Almost two-thirds of shoppers visited a Lidl or its rival Aldi in the past three months, with the two retailers now accounting for almost £1 in every £8 spent in Britain’s supermarkets, up from £1 in £25 a decade ago, Kantar Worldpanel said.
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Supermarket sales overall were up 3.6 per cent over the 12 weeks to 10 September on the same time last year, marking the sixth consecutive month of growth of more than 3 per cent, largely driven by grocery inflation.
However, poor weather in August hit sales of traditional summer items, with prepared salads seeing a 6 per cent dip and sun care down 16 per cent.
In contrast, consumers spent almost £4 million on cold treatments in August, an increase of almost £2m on the same month last year.
Fraser McKevitt, head of retail and consumer insight at Kantar Worldpanel, said: “We haven’t seen sustained market growth of this kind since May 2013.
“A 1.5 per cent increase in the volume of goods going through the tills has contributed to this growth while the remainder of the overall sales increase is down to higher prices.
“Like-for-like grocery inflation now stands at 3.2 per cent, slightly ahead of the headline CPI rate and down 0.1 percentage points on last month.
“The average British household spends almost £4,200 in the grocers each year so a fall in inflation, which we expect to see as we approach the end of the year, will be a welcome relief.”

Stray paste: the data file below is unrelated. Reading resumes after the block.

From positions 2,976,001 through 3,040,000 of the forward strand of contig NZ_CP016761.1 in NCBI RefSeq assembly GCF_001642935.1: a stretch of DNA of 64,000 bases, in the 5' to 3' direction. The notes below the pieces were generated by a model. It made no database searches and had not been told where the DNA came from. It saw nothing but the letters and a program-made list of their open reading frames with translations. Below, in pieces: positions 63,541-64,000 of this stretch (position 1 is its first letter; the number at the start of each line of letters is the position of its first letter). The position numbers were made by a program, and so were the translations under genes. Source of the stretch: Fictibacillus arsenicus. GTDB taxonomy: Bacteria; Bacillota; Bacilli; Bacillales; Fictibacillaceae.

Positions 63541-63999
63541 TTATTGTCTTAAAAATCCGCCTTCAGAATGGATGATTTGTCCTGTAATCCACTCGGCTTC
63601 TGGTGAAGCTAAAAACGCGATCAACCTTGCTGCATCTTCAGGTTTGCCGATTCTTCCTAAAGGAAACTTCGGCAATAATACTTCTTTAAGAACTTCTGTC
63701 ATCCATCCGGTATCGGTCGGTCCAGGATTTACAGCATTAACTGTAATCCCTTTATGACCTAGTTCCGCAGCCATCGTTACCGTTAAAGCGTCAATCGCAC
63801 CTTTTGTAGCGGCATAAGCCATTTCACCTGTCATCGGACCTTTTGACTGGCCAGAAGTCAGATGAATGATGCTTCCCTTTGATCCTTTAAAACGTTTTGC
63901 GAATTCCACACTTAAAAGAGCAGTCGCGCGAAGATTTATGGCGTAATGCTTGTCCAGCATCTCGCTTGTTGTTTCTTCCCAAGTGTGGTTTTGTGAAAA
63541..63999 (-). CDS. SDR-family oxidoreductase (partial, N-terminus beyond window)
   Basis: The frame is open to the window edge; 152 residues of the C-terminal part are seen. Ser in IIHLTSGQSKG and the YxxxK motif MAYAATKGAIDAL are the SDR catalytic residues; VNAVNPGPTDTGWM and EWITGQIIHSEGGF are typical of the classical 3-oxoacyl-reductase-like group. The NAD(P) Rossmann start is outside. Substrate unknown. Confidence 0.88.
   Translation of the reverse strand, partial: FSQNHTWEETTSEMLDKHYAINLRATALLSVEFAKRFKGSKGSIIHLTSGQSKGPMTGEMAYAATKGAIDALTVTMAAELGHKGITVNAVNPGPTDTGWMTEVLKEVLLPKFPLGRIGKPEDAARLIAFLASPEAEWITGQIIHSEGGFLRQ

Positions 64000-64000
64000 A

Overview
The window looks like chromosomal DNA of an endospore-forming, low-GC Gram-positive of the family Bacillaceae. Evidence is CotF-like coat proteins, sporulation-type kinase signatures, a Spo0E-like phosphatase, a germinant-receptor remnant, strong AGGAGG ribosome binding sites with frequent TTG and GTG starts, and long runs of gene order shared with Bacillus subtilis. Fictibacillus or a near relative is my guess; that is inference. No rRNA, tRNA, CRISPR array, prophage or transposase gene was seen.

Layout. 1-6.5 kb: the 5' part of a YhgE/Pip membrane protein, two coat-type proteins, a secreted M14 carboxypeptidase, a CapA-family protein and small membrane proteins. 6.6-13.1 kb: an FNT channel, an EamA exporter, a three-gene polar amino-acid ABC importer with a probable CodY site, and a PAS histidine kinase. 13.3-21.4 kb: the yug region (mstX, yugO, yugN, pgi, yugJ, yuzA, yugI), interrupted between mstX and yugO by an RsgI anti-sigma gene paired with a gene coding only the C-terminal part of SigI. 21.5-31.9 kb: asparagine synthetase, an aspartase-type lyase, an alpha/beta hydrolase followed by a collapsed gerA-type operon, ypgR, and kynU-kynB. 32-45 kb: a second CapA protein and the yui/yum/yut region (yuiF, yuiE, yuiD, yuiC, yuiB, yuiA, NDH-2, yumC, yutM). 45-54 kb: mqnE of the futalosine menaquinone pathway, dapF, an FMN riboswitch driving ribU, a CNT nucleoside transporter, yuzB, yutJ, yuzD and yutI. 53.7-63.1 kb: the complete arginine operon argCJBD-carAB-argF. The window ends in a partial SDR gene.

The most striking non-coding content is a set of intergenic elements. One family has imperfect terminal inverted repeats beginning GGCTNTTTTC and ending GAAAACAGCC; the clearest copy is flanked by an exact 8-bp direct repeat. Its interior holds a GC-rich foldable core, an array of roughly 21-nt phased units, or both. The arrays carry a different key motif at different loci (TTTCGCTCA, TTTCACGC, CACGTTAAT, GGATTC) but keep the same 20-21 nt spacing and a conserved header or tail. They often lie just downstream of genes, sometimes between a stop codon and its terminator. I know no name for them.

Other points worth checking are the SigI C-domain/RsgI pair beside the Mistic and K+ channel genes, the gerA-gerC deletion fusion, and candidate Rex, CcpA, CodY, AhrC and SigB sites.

Lidl was the fastest-growing supermarket with a sales increase of 19.2 per cent, while Aldi’s growth of 15.6 per cent took its market share to 6.9 per cent.
Tesco’s recovery continued with sales up 2.7 per cent, although its market share was squeezed by 0.3 percentage points to 27.8 per cent, while Sainsbury’s market share fell 0.2 percentage points to 15.7 per cent.
Asda attracted an extra 482,000 shoppers compared with a year ago, the fastest rate by the retailer in more than three years.
Despite announcing a fall in profits last week, Waitrose’s sales increased by 2.4 per cent and it held on to a 5.3 per cent share of the market, currently level with Lidl.
• READ MORE: Discount grocers’ sales rocket amid rising inflation
Figures from Nielsen suggest that the rising cost of household groceries means shoppers are increasingly turning to supermarket own-label products.
Spending on own-label items is up 5.5 per cent year-on-year, nearly five times the growth seen on branded products.
Mike Watkins, Nielsen’s UK head of retailer and business insight, said: “The return of inflation means shoppers are increasingly turning to supermarkets’ own-label products to help manage their weekly grocery spend.
“Own-brand sales are growing across all major food retailers but fastest at the discounters – Aldi and Lidl – and at the Co-operative, Iceland, M&S and Tesco.”